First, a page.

The New York Times (April 4, 2013) carried a front page article, “Dementia Study Predicts A Surge In Costs and Cases”.
Referencing a RAND study reported in the New England Journal of Medicine, the article went on to detail the staggering statistics that are now becoming evident as Boomers live longer. We are unprepared as a society to deal with the rise on the number of cases of Dementia.
The study results showed that 15% of people over the age of 71, about 3.8 million people, have dementia. By 2040, that 3.8 million number is expected to be 9.1 million.
“I don’t know of any other disease predicting such a huge increase,” said Dr. Richard J. Hodes, director of the National Institute of Aging, which financed the study. And as we have the baby boomer group maturing, there are going to be more older people with fewer children to be informal caregivers for them, which is going to intensify the problem even more.” This statement rarely gets discussed. Who will care for us? With less children, who are often living in other cities, will many of us face our final years living in physical and psychological isolation cared for by strangers in a “facility”?
The article outlines the economic impact of this Dementia wave.
What also needs to be addressed is the psycho-spiritual toll that impacts family members. Any one of us who has had to care for a loved one dealing with Dementia, including Alzheimer’s, knows that over and above the financial strain is the often overwhelming psychological stress that impact us. This also is rooted in a real fear that “this may be me in a few years”.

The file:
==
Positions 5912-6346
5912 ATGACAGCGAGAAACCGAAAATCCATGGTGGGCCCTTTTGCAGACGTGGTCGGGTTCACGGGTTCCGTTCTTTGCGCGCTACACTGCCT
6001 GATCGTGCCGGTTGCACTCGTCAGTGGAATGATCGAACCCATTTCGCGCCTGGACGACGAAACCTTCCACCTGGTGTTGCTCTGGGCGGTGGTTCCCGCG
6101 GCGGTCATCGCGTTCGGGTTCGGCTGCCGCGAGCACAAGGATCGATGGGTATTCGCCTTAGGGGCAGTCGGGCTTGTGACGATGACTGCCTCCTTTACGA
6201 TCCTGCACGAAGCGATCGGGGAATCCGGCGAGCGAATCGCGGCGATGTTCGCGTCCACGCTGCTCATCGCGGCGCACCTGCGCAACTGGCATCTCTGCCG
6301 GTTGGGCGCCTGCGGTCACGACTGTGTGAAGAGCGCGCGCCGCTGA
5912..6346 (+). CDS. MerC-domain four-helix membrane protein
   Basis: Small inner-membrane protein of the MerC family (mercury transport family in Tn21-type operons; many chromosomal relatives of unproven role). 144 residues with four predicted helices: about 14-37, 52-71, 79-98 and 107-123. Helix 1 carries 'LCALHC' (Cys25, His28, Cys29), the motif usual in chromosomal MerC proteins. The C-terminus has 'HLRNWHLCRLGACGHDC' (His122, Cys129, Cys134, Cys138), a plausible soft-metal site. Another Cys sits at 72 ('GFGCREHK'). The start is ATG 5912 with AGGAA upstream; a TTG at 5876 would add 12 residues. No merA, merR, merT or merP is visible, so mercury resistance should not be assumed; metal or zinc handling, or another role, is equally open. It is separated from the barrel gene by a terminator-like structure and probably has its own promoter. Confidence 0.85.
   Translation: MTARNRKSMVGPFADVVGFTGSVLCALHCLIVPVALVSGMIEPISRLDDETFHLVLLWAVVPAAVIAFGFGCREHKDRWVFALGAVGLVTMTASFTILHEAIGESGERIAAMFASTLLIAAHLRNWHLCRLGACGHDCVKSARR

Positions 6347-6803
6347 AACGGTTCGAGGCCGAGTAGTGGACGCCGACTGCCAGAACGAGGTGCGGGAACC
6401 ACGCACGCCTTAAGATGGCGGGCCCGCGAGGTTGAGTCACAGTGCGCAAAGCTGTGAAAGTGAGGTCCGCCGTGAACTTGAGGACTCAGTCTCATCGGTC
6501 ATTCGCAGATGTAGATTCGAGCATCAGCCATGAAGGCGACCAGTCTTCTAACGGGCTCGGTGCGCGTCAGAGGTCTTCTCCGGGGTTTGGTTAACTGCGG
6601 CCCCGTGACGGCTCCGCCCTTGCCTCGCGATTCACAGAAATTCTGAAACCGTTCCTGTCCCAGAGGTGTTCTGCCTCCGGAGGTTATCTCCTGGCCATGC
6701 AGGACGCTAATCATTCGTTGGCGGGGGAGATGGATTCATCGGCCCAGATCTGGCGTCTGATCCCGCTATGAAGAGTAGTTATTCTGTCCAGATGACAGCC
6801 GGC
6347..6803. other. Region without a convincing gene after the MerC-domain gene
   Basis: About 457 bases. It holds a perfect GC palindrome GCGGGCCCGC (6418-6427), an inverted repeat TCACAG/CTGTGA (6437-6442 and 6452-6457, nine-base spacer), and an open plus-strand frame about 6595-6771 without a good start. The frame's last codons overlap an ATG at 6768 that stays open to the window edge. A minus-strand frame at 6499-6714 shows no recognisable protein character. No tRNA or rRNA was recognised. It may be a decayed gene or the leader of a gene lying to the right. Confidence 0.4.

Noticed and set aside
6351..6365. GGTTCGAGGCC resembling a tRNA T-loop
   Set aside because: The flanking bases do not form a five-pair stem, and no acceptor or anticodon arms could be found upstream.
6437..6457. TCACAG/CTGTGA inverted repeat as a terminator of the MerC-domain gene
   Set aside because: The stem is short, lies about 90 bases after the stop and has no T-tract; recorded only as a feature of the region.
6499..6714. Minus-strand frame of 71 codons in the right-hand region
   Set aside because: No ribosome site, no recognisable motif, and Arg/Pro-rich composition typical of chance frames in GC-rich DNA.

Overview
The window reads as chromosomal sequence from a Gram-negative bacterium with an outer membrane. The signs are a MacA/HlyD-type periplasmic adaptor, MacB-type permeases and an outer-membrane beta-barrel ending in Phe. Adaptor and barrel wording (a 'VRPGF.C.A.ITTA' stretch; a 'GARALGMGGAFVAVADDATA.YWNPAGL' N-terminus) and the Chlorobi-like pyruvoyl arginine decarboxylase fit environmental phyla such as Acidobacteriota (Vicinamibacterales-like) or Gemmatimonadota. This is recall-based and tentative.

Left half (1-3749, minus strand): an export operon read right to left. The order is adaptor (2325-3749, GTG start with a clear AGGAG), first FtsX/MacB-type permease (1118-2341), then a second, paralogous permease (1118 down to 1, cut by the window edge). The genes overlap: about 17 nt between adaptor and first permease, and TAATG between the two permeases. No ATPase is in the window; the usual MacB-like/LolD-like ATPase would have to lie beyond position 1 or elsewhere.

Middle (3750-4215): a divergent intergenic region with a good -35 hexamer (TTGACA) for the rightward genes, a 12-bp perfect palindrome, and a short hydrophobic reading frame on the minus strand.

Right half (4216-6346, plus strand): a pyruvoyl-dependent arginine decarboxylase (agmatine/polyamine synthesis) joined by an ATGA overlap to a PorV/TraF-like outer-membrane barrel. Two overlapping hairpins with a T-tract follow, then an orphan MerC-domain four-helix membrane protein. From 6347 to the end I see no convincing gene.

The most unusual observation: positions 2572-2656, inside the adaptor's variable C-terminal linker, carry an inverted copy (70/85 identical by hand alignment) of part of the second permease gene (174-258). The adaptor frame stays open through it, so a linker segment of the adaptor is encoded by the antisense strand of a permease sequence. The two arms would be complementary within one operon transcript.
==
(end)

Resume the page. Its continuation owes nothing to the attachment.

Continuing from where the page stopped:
Slowly, as our generation ages and as we care for parents (and even spouses) who are afflicted with Dementia, the society is getting the message that it must pay attention to this reality. With no “cure”, we need to being to look at how a community can be supportive and caring. Faith communities as well are starting to become more aware of this issue. We have no choice since families are increasingly seeking advice and support from clergy.
Education about the challenges of Dementia needs to be increased as well as funding into research. Attention must be paid to this issue as, if the studies are correct, too many of us will be impacted. There is much more to come on this.
Rabbi Richard F Address, D.Min.
Rabbi Richard F. Address, D.Min, is the Founder and Director of www.jewishsacredaging.com. Rabbi Address served for over three decades on staff of the Union for Reform Judaism; first as a Regional Director and then, beginning in 1997, as Founder and Director of the URJ’s Department of Jewish Family Concerns and served as a specialist and consultant for the North American Reform Movement in the areas of family related programming. Rabbi Address was ordained from Hebrew Union College-Jewish Institute of Religion in 1972 and began his rabbinic career in Los Angeles congregations. He also served as a part time rabbi for Beth Hillel in Carmel, NJ while regional director and, after his URJ tenure, served as senior rabbi of Congregation M’kor Shalom in Cherry Hill, NJ from 2011-2014.